As one layman to another, your "speculation" makes absolutely perfect sense. I agree with everything you said.
Instead of demyelination, the first pathological event would be some kind of damage in neurons or axons.
I definitely think this is entirely possible (maybe even probable). There’s certainly research indicating damage to both gray matter and axons happens early in the disease course.
I think Bromley originally posted this info about early gray matter involvement.
Gray Matter Damage in MS
a primarily GM-related process may be the earliest manifestation of MS
There’s also info about early axonal damage. Axonal Injury in Early MS
Irreversible brain damage associated with axonal dysfunction occurs at a very early stage in patients with clinically isolated syndromes
So, it seems to me that the first pathological events could indeed be some kind of damage in neurons or axons instead of the myelin. And, this new information you posted about axons producing glutamate is consistent with and seems to complement research Dunmann posted last year.
Unraveling Brain Damage in MS
The researchers showed myelin contains specialized receptors for glutamate
They discovered the surface of myelin has tiny open pores that provide a gateway for calcium to enter. If too much calcium enters, it can injure the myelin and affect our ability to walk, talk or see.
So, I would think these recently discovered pores in myelin present an opportunity for the glutamate produced by axons to exit and damage the myelin just as easily as they provide a gateway for glutamate to enter the myelin and damage axons, i.e., the pores on the surface of myelin provide a portal for the glutamate to go in either direction and cause damage and then the inflammation.
It’s definitely consistent with your speculation Finn where you wrote:
too much glutamate might be able to kill oligodendrocytes (myelin making cells),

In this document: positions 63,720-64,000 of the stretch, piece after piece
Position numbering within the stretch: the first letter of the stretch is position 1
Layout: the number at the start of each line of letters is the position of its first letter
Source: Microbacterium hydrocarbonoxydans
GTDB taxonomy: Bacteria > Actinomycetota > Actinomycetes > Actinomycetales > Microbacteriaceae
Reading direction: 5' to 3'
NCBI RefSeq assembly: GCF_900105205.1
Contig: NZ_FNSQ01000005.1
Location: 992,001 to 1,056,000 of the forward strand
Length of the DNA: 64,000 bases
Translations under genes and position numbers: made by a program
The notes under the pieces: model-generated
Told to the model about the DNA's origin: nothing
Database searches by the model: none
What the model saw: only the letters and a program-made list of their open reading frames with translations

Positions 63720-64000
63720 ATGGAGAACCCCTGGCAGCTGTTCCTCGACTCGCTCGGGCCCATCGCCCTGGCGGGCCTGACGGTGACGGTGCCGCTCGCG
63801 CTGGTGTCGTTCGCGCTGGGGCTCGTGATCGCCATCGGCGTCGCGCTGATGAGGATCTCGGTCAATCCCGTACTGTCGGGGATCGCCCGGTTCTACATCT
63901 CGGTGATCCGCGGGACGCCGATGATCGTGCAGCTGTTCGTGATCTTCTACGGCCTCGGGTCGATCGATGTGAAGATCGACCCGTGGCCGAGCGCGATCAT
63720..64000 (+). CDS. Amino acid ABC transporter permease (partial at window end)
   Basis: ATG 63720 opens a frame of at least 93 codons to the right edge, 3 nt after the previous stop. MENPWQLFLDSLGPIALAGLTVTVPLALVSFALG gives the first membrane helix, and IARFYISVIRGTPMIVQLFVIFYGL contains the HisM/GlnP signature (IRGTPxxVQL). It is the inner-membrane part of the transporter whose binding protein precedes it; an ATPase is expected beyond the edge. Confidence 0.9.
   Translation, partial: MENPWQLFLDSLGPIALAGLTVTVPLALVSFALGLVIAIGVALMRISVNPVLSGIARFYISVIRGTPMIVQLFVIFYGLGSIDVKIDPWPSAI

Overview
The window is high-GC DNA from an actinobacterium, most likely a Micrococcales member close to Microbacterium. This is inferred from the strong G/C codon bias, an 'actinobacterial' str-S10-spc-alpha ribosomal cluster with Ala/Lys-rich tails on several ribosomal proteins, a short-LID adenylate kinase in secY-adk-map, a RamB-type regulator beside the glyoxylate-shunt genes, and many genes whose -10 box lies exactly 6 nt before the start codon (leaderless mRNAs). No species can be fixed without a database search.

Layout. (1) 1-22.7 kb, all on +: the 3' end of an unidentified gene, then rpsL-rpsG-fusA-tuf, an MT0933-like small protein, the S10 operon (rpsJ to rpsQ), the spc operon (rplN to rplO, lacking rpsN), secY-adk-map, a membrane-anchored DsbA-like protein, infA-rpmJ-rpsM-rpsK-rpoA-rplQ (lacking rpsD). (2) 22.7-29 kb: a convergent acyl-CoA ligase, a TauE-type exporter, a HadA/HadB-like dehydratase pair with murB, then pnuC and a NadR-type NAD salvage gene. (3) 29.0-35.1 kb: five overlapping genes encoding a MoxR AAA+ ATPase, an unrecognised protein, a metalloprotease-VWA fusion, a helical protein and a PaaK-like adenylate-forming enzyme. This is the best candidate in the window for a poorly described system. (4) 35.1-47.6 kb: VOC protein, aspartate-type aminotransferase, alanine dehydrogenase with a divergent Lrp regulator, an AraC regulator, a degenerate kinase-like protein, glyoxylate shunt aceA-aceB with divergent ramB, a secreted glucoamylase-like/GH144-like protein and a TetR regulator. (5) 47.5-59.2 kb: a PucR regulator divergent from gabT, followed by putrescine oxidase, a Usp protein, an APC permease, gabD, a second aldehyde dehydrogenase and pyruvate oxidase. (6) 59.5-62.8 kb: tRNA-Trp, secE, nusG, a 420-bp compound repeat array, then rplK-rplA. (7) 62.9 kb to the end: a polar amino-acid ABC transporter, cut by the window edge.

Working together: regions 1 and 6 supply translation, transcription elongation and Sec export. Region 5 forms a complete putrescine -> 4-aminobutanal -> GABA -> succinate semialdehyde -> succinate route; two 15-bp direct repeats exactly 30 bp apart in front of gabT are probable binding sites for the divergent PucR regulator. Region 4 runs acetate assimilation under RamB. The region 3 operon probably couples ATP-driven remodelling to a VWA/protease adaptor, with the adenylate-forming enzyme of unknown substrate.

and, to take it one step further, Dom wrote:
Overproduction of Glutamate to compensate for damage is a good candidate for continuing the cycle of destruction,
If I understand it correctly this would be something of a neuroprotective response, and when that fails and the myelin is damaged, inflammation follows in an attempt at remyelination(another neuroprotective response). Anyway it's my current understanding inflammation is needed for remyelination.
I think the plausibility of this sequence of events (neuronal and axonal damage initiate the process) is all reinforced by the research that men have thicker myelin and fewer lesions than women but a tendency for more severe disease progression. Could it be that it takes longer for the glutamate from axons to chew threw that thicker myelin men have and finally bring on the inflammation to try and repair it?
There’s also other MRI data that suggests an “inside out” initiation of pathology in MS. On slide 45 of this presentation Advanced Techniques in MRI Daniel Pelletier notes:
MTR changes in normal appearing white matter (NAWM) precede the appearance of new enhancing and T2 lesions—a challenging concept.
Finn—it’s just possible you found and developed an explanation for this challenging concept. Challenging it is, but the times they are a changin’
Overproduction of Glutamate to compensate for damage is a good candidate for continuing the cycle of destruction, though we still don't know how it begins
Did you miss that the stress hormone cortisol causes glutamate toxicity? Of course I think there are a lot of things that cause glutamate toxicity. Cortisol could be one of them though.
May the gathering of speculators carry on....I don't have a shred of scientific background either.
Take care all